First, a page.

In the United States, an estimated 80,720 new cases of gynecologic cancer will be diagnosed in 2009 and an estimated 28,120 deaths nationwide will be attributed to gynecologic cancer. These cancers affect the female reproductive system and include the cervix, endometrium, fallopian tubes, ovaries, uterus and vagina.
In an effort to increase public awareness about gynecologic cancer, Cool Water Cones join other organizations nationwide to promote Gynecologic Cancer Awareness Month in September.
Gynecologic cancer facts
* On average, every 6.4 minutes a woman in this country will be diagnosed with a cancer of the reproductive organs.
* All women over age 18 should have a yearly Pap test (also known as a Pap Smear) and pelvic exam to establish a pattern of gynecologic health.
UPMC developed a website of resource information for learning more about gynecologic cancer:
Dilators are very helpful with certain parts of vaginismus treatment.
When used properly, vaginal dilators are very helpful with certain parts of vaginismus treatment. Vaginal Dilators can be very effective tools in helping to eliminate the PC muscle reflex, the underlying cause of vaginismus tightness, burning, and penetration difficulties. Dilators help enable women to have precise control over the size, speed, and angle of insertions and provide a substitute means to trigger the PC reflex in a sex-like context. Together with appropriate exercises, as women consciously and consistently squeeze and relax the PC muscles with dilator insertions, they learn how to override the involuntary muscle contractions that had previously caused tightness or closed the entrance to the vagina to sex. The process helps create new ‘muscle memories’. Through the proper use of dilators, women can more easily develop control over involuntary tightness and simultaneously desensitize their vaginal muscles, body and mind to the sensation of having something in their vagina. This is all done as transition preparation for inserting the “real thing” (i.e. the man’s penis) without pain or tightness. Together with appropriate exercises, they help women retrain their bodies to respond correctly to penetration and to transition to fully pain-free intercourse.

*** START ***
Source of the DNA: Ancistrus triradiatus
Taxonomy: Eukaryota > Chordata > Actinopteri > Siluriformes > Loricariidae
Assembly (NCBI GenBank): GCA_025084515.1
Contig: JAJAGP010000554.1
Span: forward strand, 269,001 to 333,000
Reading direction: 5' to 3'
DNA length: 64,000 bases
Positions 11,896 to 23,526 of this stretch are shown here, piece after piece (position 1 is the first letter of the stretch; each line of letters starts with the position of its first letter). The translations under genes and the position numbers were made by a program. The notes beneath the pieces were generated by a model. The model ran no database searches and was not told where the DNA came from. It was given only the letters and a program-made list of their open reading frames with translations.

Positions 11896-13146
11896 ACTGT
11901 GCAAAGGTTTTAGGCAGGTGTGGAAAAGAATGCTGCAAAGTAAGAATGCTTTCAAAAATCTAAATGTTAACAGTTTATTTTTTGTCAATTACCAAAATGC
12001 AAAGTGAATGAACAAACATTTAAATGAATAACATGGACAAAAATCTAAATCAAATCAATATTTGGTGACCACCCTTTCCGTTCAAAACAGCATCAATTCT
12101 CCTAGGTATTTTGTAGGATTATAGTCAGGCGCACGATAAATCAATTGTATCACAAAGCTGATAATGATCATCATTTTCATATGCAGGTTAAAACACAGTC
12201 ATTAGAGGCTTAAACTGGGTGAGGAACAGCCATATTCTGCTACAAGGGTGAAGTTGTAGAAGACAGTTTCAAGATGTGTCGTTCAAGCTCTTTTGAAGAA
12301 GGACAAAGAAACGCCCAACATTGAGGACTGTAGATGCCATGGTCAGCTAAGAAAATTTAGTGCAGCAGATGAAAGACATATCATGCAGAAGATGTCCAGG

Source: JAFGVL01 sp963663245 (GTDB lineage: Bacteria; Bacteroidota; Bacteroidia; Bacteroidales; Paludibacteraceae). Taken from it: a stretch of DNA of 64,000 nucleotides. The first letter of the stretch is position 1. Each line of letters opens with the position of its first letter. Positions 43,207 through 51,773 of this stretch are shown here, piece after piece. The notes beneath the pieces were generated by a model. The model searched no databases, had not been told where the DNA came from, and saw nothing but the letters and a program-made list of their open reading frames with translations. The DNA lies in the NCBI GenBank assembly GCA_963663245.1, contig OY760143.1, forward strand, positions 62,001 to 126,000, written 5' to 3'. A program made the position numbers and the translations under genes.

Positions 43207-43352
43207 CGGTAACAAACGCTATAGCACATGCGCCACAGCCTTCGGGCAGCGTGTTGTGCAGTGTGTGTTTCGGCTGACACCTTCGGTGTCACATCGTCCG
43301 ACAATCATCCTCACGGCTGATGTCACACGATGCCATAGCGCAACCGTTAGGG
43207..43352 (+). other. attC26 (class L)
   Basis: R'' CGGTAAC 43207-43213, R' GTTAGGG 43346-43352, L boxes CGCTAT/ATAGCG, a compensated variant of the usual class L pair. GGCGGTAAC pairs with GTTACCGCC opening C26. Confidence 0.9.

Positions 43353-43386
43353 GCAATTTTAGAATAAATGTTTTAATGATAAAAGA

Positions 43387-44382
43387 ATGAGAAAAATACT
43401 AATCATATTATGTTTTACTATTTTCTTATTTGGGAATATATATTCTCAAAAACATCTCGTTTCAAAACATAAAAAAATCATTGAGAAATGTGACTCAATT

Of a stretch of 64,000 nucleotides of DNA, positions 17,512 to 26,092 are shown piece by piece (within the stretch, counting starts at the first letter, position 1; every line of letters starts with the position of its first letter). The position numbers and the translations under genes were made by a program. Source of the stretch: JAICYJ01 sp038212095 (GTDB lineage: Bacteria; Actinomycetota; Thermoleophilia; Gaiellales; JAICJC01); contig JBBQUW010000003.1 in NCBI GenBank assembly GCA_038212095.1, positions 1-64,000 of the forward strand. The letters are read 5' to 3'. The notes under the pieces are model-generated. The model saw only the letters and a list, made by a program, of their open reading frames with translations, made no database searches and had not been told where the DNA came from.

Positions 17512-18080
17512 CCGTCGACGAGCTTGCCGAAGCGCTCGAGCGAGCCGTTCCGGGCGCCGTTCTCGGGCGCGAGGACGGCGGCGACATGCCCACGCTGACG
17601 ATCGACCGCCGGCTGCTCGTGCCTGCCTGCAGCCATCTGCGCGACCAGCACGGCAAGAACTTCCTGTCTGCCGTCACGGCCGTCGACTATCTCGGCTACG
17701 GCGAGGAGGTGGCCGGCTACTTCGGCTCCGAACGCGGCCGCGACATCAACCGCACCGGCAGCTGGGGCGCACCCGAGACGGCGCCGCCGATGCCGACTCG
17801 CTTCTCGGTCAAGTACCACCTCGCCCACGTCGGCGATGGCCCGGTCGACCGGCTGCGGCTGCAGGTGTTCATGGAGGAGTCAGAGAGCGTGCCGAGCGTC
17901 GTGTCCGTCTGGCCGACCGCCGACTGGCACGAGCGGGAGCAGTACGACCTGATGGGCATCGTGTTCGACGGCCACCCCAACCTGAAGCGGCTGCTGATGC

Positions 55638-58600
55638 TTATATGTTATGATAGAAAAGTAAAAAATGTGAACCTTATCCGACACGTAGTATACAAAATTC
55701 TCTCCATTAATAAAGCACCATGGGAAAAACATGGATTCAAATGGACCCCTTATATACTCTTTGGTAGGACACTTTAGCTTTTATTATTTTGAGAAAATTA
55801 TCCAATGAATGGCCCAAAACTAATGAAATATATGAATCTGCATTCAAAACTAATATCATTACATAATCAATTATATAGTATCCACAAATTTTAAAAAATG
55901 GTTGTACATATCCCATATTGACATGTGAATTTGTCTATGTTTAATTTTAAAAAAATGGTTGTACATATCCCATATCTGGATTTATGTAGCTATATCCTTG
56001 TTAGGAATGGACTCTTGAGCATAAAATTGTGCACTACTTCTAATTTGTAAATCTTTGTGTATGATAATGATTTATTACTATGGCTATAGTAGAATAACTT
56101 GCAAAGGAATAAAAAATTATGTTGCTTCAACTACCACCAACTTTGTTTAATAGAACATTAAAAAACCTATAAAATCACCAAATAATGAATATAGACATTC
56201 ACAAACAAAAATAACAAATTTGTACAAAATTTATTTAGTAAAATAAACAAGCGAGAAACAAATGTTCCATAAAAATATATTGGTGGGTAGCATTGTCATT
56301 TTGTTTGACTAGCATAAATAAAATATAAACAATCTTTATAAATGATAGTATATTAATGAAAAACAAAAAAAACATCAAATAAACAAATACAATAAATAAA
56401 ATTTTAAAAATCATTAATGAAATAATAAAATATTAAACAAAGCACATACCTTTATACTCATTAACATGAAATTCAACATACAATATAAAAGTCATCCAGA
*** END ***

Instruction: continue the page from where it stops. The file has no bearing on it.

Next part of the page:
Note that there is more to treating vaginismus then simply inserting dilators. Contrary to popular believe, the focus of dilator use in treating vaginismus is not to ’stretch’ the vaginal tissues or vaginal opening, but rather to assist women to gain control of their pelvic floor. Women with penetration difficulties related to their vaginismus often mistakenly assume that dilators are used to stretch their vaginal opening so that it will be larger, when, in fact, their penetration problems relate to problems with involuntary tightness of the pelvic floor.
excerpted from: http://www.vaginismus.com